What is the Gradle idiom most similar to the AspectJ @Around annotation?


(Michael Ottati) #1

I would like to surround a test task with a resource monitor. For readers familiar with AspectJ, I am attempting to do something similar to what the AspectJ @Around annotation does below:

@Around("execution(void aspects.TestAspect.myTest())")
public void aroundMyTest(ProceedingJoinPoint joinPoint) throws Throwable {
    System.err.println("Running monitor before test" + joinPoint); 
    monitor();
        joinPoint.proceed();
    monitor();
    System.err.println("Ran monitor after test " + joinPoint); 
}

This can be done rather straightforwardly in Gradle with something like:

test.dependsOn monitorTask
test.finalizedBy monitorTask

Unfortunately Gradle considers this to be a circular dependency.

Circular dependency between the following tasks:
:monitorTask
\--- :test
     \--- :monitorTask (*)

To get around this, I have duplicated my monitorTask and I now have code that looks like:

test.dependsOn monitorTask
test.finalizedBy monitorTask2

The goal I am trying to achieve is that the monitor code runs immediately before a test and immediately after. This might also be possible with:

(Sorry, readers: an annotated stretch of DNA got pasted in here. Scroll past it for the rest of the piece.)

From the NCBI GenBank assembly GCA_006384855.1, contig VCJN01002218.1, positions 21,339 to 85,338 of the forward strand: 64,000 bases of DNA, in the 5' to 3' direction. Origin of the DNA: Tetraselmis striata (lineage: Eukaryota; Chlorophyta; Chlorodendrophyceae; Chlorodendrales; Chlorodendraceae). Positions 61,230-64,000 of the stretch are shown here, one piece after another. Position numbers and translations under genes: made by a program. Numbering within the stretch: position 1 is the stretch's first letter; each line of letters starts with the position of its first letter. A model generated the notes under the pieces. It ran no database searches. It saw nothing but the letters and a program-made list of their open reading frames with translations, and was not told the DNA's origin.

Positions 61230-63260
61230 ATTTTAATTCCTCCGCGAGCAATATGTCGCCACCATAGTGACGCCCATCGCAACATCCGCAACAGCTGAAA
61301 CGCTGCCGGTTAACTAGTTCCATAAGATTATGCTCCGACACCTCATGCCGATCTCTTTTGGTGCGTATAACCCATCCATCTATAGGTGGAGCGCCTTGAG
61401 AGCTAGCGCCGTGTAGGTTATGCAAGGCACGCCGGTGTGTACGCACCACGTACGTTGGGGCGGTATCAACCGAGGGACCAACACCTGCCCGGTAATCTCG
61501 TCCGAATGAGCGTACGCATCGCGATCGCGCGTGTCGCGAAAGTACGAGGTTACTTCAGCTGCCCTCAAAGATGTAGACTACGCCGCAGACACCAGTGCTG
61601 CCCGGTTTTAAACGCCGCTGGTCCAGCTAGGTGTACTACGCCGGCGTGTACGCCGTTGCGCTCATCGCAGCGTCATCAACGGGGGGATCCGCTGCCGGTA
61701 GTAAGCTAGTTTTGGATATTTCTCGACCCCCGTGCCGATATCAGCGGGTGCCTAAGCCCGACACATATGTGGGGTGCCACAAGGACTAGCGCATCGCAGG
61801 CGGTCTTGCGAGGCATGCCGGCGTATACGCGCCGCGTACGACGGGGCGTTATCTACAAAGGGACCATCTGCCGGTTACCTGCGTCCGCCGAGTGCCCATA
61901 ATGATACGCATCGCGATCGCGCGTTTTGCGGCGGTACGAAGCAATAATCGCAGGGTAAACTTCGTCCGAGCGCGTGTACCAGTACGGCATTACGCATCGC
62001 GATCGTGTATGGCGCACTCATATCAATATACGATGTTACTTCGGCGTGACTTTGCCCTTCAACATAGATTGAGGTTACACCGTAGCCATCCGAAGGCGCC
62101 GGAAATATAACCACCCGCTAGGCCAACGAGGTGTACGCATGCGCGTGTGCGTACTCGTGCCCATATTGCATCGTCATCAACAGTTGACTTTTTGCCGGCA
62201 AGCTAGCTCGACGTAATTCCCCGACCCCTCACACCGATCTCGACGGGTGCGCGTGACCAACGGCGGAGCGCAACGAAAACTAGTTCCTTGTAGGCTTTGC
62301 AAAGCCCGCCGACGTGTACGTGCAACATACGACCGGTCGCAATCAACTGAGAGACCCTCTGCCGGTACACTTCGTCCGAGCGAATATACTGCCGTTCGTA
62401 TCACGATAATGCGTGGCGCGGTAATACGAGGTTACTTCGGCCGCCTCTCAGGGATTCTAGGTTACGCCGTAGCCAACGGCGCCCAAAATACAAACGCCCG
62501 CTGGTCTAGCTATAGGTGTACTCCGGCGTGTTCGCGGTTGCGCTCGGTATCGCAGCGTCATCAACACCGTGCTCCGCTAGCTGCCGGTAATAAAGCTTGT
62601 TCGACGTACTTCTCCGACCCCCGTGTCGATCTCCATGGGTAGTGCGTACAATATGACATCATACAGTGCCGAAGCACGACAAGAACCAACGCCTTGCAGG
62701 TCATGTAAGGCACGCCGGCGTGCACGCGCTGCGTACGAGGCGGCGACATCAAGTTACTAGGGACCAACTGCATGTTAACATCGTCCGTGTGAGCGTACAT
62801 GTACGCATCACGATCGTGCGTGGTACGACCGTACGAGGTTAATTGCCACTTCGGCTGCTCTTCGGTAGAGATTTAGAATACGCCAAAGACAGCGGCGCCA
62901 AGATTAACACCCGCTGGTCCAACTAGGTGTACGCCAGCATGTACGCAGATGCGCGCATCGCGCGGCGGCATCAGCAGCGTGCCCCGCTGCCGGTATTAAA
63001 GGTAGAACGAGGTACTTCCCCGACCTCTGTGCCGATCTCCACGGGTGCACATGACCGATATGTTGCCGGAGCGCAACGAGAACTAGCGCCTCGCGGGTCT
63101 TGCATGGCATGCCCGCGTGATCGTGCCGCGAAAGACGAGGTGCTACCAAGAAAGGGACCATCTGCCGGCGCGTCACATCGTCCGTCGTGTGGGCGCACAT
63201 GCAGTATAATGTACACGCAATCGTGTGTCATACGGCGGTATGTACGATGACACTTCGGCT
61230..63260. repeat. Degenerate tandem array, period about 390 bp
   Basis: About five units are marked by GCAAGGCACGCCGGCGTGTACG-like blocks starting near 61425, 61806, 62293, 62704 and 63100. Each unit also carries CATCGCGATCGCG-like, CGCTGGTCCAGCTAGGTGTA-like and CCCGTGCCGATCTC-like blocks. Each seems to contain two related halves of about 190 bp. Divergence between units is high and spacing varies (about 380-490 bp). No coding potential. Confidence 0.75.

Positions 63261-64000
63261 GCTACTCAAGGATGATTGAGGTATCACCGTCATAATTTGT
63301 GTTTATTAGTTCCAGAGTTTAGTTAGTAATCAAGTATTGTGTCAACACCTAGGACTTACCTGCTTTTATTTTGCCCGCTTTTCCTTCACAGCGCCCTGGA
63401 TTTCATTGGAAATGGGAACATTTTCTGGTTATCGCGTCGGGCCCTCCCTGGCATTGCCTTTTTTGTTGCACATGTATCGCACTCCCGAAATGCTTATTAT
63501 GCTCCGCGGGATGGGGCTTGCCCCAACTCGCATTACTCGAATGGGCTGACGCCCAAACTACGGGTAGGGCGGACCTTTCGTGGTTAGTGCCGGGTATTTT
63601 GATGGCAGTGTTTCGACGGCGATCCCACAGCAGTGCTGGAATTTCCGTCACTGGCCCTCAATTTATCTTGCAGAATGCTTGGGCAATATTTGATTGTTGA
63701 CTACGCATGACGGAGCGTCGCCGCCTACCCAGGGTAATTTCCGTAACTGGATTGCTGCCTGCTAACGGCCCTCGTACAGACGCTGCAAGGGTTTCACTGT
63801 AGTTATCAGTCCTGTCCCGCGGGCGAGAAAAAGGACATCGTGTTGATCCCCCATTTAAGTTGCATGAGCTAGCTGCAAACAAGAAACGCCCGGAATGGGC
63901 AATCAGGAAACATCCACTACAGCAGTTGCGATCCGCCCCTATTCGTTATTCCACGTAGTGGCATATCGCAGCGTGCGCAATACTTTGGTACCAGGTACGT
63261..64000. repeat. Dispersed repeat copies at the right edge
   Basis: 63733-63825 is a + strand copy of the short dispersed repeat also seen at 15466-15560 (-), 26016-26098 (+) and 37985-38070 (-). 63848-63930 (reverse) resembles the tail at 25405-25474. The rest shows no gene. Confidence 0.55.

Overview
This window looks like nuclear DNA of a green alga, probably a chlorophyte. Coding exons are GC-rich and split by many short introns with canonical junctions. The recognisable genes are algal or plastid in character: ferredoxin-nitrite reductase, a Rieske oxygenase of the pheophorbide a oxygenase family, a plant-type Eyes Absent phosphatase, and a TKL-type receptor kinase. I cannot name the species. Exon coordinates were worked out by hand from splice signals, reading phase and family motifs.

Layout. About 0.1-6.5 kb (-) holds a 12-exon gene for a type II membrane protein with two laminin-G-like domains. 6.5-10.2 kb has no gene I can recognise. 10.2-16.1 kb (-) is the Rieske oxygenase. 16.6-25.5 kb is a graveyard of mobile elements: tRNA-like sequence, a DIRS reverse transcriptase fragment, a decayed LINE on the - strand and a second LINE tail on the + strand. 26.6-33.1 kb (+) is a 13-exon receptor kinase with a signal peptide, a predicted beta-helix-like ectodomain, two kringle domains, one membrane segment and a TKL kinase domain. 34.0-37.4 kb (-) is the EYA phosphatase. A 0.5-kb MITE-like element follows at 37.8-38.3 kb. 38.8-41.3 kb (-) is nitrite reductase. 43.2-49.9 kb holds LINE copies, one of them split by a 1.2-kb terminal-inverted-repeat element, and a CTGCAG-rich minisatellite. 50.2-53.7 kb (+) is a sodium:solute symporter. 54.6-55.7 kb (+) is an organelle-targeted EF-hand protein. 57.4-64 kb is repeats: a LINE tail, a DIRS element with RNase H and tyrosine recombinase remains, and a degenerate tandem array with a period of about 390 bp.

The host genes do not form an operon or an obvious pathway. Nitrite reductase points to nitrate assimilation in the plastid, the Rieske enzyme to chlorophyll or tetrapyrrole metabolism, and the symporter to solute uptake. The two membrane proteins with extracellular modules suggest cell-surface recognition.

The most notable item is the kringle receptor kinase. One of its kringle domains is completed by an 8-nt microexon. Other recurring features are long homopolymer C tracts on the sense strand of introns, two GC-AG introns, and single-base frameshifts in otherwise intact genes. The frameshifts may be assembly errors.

test.doFirst { monitorTask.execute() }
test.doLast { monitorTask.execute() }

Execution of of tasks in that manner is however is not allowed.

The monitor code I am trying to run collects statistics about the service I am running the test against for later comparative analysis (did the heap grow, how much CPU was used, …). For this reason, I would like my monitor to run immediately before a test runs, and then immediately after.

Is there a better way to implement this than what I have already done?

task monitorTask(type: JavaExec) {
    main = "com.monitor.Monitor"
    classpath sourceSets.main.runtimeClasspath
}

task monitorTask2(type: JavaExec) {
    main = "com.monitor.Monitor"
    classpath sourceSets.main.runtimeClasspath
}

test.dependsOn monitorTask
test.finalizedBy monitorTask2

(Rodrigo B. de Oliveira) #2

Hi Michael,

Another possibility is to use the TaskExecutionGraph API:

 gradle.taskGraph.beforeTask { task ->
   if (task == test) println "before"
 }
 gradle.taskGraph.afterTask { task ->
   if (task == test) println "after"
 }

Cheers,
Rodrigo


(Michael Ottati) #3

Rodrigo:

Thank you, your example appears to closely mimic the @Around annotation. That solves half of my problem.

The second part of the problem remains. There is no way to programatically invoke a task, which in our use case, is what we want to do, both before and after the test task.

Our real life use case has rather complex class path requirements which are most conveniently declared within a task. We also use this task on it’s own to take samples. Is there any way you you can think of to invoke the monitor task in your code sample where you print the before and after messages?


(Mark Vieira) #4

I’m not sure if there is any specific reason why this logic needs to live inside a task. It doesn’t have any dependencies, doesn’t product (traditional) output so it wouldn’t really benefit from being a task. Just add a doFirst() and doLast() with the monitoring code (the task implementation) and call it a day I say. You can do this easily w/o a task by using project.exec().